David Dinkins, the first Black mayor of New York City who worked to unite a divided city as it battled a high crime rate, died Monday at 93, the Wall Street Journal reports. Dinkins, a Democrat, was elected mayor in 1989 at the end of a scandal that plagued then-Mayor Ed Koch’s third term. He defeated Koch in a primary and went on to beat the Republican candidate, U.S. Attorney Rudolph Giuliani. Dinkins’s message of unity and the programs he launched—including a popular after-school program for students and an advisory board to field police complaints—were overshadowed by a high crime rate, a fiscal crisis and race-related riots.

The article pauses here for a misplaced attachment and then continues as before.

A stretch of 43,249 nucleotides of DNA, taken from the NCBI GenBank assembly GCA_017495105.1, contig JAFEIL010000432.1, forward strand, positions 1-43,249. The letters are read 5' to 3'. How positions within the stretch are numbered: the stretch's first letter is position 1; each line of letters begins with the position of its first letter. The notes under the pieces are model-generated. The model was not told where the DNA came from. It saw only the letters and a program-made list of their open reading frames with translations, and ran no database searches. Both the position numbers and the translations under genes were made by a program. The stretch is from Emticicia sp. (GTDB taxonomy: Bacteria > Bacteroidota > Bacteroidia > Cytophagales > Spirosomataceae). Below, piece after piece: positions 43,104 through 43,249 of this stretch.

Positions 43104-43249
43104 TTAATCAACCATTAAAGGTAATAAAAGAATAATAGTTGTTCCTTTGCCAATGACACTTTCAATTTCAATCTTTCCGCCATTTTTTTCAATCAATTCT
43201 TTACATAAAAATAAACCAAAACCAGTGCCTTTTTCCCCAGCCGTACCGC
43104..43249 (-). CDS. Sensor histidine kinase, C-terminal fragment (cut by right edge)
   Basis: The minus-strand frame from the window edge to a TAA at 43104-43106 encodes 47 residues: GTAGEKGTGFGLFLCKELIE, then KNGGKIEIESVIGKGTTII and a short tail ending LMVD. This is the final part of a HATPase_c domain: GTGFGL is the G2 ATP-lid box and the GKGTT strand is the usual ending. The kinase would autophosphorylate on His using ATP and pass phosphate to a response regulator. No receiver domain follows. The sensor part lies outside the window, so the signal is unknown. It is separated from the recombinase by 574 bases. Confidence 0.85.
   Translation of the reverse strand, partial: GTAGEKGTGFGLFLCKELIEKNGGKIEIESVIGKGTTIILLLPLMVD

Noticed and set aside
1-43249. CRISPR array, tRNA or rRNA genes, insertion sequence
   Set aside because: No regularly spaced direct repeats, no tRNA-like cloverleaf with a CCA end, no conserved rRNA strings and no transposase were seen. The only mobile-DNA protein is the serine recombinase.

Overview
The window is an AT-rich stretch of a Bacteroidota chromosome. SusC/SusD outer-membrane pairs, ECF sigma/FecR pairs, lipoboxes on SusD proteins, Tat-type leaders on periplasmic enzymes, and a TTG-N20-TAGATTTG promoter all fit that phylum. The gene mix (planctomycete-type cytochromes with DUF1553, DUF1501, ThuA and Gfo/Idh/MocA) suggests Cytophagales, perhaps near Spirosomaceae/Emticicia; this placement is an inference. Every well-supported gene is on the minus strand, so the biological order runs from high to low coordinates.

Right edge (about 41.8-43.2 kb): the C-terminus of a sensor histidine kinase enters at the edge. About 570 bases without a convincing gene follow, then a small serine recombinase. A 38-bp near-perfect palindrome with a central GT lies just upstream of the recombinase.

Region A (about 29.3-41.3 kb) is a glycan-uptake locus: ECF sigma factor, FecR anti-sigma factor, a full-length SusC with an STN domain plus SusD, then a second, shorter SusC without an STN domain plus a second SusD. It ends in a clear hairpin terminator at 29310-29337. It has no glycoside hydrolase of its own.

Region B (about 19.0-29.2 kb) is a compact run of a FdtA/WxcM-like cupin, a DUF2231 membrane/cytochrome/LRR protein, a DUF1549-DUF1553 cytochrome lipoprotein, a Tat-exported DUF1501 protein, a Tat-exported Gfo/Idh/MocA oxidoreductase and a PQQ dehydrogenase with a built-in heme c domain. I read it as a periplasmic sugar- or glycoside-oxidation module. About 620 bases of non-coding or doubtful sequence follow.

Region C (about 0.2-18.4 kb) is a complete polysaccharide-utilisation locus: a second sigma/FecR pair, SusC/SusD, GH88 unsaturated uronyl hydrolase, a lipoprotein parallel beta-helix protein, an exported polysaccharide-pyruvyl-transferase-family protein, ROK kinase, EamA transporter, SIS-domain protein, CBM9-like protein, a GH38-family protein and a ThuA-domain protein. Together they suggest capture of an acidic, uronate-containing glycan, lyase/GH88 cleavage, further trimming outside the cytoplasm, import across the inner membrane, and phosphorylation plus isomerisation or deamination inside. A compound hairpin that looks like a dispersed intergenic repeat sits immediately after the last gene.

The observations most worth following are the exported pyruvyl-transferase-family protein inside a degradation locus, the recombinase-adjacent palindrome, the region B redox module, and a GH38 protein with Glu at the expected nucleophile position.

New York City recorded 2,245 murders in 1990. In 1991, riots broke out in Crown Heights, Brooklyn, after a Hasidic Jewish man accidentally ran over two Black children. A Jewish student was stabbed to death as retaliation. The riots lasted days. He said his legacy would be tied to what happened in Crown Heights, predicting it would be in the first line of his obituary. He lost a re-election bid in 1993 to Giuliani, who seized on high crime rates and quality-of-life issues. Ken Sunshine, Dinkins’ former chief of staff, said, “It’s better when you win, but the fact that he lost by a hair to Giuliani doesn’t besmirch a wonderful one term and a long career after that as being one of the wise elders in New York politics”